Energy efficiency discussions often focus on the heating and cooling equipment; the air distribution system (the HVAC ductwork) is rarely mentioned. Research has shown that in commercial buildings, between 10% to 20% of total air provided by the supply fan is lost to leaky ducts, which can add 4% to 9% in heating and cooling energy consumption. Since ductwork delivers heated or chilled air to a conditioned space, any leakage in the duct means that extra air must be supplied to heat or cool a space, and some spaces may be difficult to keep warm or cool. Leaky ducts increase the load on the plant and fan motor, resulting in increased utility costs. In addition, dust, dirt, and other contaminants can get sucked into return air ducts when there is a leak, leading to indoor air pollution. This can be a significant problem for people suffering from allergies and asthma.
Sealing HVAC duct systems saves cooling, heating, and fan energy and can lead to a more comfortable and healthy building environment. Sealing leaks reduces the amount of heated or chilled air the supply fan must handle to deliver the same amount of air to the conditioned space, makes the building more comfortable, and reduces air contaminants.
Building a well-designed duct system
Sealing ducts during new construction is far simpler and less costly than after construction has been completed. “Seal tight, ventilate right” applies just as well to the duct system as it does to the building envelope.
When designing a building, consider properly sizing ducts, minimizing and properly designing bends, locating ducts within the thermal envelope, and addressing duct connections. Properly sealing return air systems is just as important as sealing ducts on the supply side. If return ducts are leaky, air from unwanted sources can combine with the return air stream and be distributed throughout the building.
Ducts located outside the thermal envelope are of particular concern. These unconditioned spaces can lead
to significant heat gain and losses if they aren’t properly insulated and sealed. Leaky ducts within the thermal
envelope are also of concern since zones being supplied by these ducts are not receiving their proper air volumes, leading to a host of balancing and thermal conditioning problems.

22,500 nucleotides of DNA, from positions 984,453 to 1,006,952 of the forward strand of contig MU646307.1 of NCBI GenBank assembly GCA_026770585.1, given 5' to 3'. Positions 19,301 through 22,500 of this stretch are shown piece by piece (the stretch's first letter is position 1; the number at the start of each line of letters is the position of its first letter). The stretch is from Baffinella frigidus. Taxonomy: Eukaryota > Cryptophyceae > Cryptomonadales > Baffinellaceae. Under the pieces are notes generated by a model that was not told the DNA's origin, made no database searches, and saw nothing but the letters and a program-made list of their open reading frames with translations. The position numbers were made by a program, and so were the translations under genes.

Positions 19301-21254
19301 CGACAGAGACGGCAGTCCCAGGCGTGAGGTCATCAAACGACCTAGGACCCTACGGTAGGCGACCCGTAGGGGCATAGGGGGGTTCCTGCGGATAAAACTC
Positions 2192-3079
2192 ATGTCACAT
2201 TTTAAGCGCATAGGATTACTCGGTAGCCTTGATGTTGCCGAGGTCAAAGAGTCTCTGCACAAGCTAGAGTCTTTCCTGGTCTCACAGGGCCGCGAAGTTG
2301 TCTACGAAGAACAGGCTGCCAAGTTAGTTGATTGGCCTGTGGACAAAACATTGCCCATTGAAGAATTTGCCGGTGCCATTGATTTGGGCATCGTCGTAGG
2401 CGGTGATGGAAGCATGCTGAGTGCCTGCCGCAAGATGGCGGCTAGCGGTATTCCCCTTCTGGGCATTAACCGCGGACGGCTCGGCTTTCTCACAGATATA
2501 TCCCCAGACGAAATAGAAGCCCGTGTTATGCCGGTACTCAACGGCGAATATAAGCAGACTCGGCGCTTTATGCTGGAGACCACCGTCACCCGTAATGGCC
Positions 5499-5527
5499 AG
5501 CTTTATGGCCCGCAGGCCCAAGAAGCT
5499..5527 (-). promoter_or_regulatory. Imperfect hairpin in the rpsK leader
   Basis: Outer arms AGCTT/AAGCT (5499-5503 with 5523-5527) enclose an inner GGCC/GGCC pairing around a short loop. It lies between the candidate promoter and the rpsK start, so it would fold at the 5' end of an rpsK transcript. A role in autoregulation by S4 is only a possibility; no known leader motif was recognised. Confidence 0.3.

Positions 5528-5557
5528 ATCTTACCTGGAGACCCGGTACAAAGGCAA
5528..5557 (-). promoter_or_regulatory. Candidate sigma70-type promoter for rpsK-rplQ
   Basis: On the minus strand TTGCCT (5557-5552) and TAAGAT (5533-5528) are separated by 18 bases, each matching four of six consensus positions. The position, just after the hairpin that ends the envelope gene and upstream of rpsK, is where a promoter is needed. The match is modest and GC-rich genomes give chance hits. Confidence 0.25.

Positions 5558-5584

SEDAC recommends meeting the standards for ductwork construction, established by The American Society of Heating Refrigeration and Air Conditioning Engineers (ASHRAE standard 90.1). ASHRAE has established certain minimum duct sealing levels, based on static pressure and the duct location. Naturally, the higher pressures a duct will be exposed to, the greater the importance of sealing. The Sheet Metal and Air Conditioning Contractors’ National Association (SMACNA) also addresses duct design and construction. SMACNA’s HVAC Duct Leakage Test Manual provides information on duct system design, performance and testing procedures.
Signs of leaky ducts
During SEDAC energy assessments, it is common to find leaky duct systems and disconnected ducts. Extreme leaks usually have dust on duct surfaces and black marks at leakage locations. More subtle leaks are not as visible. To locate less visible leaks, turn on the furnace and feel along the sides of the air ducts until you can feel hot air escaping. Other signs of leaks are rooms that are difficult to keep cool or warm, rooms that feel stuffy or congested, and unreasonably high utility bills. A qualified service professional can help you locate and fix leaky ducts.
Specialized diagnostic tools and equipment can be used to determine the integrity of ductwork. These tests use established protocols and can help pinpoint problem areas. These tests should be conducted by trained professionals and are becoming a standard procedure of the building commissioning process. Particularly for high-performance buildings. Due to the importance of this topic, some building codes now require testing a certain portion of the ductwork system and the emerging trend is for increased testing and lower leakage rates.
Fixing leaky ducts
There are various ways to seal duct systems, including using liquids, mastics, gaskets, and tapes. Ducts that are easily accessible can be sealed with liquids or mastics that are spread over connections or with special duct sealing tapes. Ducts located within inaccessible building cavities can be sealed using more sophisticated, and costly, aerosol duct sealing techniques. Duct sealing can be a labor-intensive process, costing approximately $.40/SF of floor space. Simple paybacks can range from seven to fourteen years. The benefits, however, extend beyond economics and include occupant comfort, improved air quality, and extended HVAC system life.